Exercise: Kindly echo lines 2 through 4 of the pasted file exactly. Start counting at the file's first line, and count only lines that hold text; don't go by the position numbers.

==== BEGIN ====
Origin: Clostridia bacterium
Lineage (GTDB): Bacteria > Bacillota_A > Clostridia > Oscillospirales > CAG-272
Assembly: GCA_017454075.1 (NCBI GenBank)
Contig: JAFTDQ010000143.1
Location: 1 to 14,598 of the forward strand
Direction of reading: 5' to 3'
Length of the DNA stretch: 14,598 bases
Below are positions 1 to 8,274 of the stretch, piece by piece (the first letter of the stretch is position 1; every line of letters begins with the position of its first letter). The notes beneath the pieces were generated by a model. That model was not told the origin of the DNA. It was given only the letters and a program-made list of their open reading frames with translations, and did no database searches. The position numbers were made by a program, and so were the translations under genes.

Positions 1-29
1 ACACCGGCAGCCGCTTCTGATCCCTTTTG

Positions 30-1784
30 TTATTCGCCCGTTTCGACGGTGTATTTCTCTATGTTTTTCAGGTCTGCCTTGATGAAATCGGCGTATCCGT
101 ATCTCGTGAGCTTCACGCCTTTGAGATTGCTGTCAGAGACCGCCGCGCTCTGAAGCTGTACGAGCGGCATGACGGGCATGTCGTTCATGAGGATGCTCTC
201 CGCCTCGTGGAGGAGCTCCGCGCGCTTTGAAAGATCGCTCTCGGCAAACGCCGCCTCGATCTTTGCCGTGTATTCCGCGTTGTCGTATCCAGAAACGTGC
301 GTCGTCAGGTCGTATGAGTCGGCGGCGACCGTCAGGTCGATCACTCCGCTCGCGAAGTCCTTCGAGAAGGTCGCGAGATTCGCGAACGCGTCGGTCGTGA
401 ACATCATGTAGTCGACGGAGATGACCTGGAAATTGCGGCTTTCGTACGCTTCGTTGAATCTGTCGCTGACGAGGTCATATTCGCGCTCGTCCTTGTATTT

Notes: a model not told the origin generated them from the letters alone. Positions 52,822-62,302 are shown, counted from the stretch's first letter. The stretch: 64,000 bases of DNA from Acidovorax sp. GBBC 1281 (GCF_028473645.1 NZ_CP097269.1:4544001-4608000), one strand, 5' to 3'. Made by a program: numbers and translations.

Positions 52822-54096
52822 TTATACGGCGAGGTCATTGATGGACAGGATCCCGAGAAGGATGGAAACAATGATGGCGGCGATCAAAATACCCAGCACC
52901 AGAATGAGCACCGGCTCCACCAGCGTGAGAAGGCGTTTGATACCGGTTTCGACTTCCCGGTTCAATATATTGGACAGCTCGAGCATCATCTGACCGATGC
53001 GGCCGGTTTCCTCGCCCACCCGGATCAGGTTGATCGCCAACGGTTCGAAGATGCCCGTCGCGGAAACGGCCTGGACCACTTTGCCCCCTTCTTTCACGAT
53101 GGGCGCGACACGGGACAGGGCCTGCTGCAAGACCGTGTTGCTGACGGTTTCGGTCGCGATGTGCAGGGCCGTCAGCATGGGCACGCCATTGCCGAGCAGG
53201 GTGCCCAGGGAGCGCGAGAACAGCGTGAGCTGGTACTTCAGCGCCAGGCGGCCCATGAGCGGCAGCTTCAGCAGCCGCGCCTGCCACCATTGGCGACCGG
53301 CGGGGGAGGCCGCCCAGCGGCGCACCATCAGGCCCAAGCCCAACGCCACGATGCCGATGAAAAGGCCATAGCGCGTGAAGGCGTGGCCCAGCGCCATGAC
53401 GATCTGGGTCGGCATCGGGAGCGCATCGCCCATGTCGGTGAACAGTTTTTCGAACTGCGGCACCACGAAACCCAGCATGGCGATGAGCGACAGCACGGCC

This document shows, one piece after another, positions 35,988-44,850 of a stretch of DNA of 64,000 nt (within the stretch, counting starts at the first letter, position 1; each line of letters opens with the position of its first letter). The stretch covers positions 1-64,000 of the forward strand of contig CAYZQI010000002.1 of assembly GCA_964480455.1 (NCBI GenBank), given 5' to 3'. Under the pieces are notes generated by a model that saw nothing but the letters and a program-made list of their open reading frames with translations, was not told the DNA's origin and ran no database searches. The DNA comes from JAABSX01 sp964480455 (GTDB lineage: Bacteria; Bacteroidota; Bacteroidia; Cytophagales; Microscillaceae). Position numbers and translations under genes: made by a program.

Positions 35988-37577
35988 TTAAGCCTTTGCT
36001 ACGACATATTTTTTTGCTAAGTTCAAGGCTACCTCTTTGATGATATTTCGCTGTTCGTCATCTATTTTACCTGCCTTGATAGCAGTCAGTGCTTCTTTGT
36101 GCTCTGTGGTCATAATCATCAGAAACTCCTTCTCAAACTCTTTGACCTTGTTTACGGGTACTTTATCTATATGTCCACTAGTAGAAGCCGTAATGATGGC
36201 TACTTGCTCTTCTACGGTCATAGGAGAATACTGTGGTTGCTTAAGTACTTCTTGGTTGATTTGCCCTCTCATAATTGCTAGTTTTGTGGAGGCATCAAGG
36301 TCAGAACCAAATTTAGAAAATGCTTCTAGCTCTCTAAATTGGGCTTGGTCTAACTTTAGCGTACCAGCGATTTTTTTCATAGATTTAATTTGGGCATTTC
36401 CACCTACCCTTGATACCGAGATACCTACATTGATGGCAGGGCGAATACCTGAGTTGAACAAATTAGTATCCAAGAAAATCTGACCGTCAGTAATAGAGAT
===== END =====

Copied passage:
Lineage (GTDB): Bacteria > Bacillota_A > Clostridia > Oscillospirales > CAG-272
Assembly: GCA_017454075.1 (NCBI GenBank)
Contig: JAFTDQ010000143.1